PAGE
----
Here in Germany we just call it the 1st and 2nd Christmas Day, but in some countries of the Commonwealth the 26th is called Boxing Day.
I had heard the name long before the Internet existed, but never bothered to look it up. I have to admit, however, that I never thought of "boxes" although that would have been logical around Christmas. I always had boxing on my mind which may not be that wrong anymore today because I read that nowadays it's a big shopping holiday with price reductions in those countries, and we know how people are with big sales! ;-)
Originally, Boxing Day seems to have been about boxes although - as I have mentioned before - sometimes the exact origin is somewhere hidden in the past. The term was first used in Victorian times.
Image by user15245033 on Freepik
It may be about the alms boxes put up in churches for donations which were opened on this day to distribute the money among the poor.
It may be about servants who didn't get the 25th off as they had to wait on their employers celebrating Christmas, but who got gifts on the 26th and had the day off to celebrate their own Christmas with the family.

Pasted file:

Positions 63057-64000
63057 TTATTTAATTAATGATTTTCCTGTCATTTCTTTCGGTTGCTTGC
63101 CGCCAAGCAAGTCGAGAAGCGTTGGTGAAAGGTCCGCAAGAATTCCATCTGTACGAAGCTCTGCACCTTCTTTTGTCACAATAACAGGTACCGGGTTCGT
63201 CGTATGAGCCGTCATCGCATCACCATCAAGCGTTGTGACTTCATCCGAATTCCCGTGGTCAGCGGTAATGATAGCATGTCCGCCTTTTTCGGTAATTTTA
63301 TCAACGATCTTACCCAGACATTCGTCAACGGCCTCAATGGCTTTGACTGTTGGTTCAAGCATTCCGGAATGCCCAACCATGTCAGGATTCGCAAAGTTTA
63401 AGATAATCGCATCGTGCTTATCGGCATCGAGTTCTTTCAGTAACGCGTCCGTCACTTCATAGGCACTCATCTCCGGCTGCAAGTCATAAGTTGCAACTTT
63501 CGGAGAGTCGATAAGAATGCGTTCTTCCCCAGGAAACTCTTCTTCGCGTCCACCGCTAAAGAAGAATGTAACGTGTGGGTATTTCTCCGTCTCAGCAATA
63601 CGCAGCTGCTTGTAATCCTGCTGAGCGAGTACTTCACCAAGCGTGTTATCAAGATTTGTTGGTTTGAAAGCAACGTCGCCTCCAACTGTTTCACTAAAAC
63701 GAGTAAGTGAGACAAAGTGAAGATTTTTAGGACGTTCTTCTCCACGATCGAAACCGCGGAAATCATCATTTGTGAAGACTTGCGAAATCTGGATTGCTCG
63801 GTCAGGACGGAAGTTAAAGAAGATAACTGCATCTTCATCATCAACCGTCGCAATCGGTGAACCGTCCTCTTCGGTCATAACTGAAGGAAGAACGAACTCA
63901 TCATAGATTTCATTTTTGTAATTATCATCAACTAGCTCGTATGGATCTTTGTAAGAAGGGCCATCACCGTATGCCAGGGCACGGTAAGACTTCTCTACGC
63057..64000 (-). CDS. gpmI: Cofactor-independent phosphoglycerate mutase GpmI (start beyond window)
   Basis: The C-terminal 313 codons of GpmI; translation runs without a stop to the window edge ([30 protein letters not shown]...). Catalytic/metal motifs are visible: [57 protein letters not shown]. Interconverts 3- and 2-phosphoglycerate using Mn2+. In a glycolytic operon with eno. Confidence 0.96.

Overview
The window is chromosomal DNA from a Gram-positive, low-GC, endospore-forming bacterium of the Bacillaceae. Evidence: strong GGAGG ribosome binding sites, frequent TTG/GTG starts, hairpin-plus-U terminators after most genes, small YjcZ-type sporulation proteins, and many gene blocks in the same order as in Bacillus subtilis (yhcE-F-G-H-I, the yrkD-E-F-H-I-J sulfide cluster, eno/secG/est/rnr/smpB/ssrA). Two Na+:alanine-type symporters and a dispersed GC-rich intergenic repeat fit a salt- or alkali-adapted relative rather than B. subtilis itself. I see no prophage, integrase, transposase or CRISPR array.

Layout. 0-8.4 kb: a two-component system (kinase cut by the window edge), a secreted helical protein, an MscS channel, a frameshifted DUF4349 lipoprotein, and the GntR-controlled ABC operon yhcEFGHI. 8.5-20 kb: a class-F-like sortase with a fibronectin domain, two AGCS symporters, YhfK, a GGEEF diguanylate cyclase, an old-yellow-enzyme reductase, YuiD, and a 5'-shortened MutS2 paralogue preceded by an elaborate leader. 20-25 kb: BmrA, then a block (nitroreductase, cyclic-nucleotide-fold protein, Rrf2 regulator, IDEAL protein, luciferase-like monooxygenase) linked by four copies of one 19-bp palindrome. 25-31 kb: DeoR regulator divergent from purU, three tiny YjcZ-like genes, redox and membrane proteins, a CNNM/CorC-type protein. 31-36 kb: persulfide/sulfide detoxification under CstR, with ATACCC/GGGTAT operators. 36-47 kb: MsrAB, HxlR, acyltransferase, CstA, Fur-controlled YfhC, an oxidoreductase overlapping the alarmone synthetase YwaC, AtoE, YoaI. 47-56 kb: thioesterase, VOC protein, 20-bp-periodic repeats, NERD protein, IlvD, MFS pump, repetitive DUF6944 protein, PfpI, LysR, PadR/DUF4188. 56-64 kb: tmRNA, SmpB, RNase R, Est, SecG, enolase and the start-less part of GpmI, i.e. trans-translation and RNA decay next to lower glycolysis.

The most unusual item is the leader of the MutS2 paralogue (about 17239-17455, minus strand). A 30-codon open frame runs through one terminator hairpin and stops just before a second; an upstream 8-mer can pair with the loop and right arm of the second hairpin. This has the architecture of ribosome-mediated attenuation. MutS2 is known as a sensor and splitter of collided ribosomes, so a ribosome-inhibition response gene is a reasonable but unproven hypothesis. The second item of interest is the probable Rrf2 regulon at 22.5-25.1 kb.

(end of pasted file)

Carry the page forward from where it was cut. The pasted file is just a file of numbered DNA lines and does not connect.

And it was an occasion to give a bonus to service people or tradesmen as a thank for good work throughout the year. Nowadays, donations are usually collected during the days leading up to Christmas and bonuses are given before Christmas as well.
The 26th is also Saint Stephen's Day. Saint Stephen, remembered as the first Christian martyr, is also the patron saint of horses (and more), so Boxing Day has also become a day of sporting events like horse races, foxhunting (nothing sporting about that in my opinion), and rugby.
This is the last day of the advent calendar and I will probably not back here before the New Year.
Thank you if you have been following me through these 26 days, I hope you had a little fun.
Now let me wish you that the days after Christmas will be peaceful ones for you, too. Take care and behave yourselves! ;-)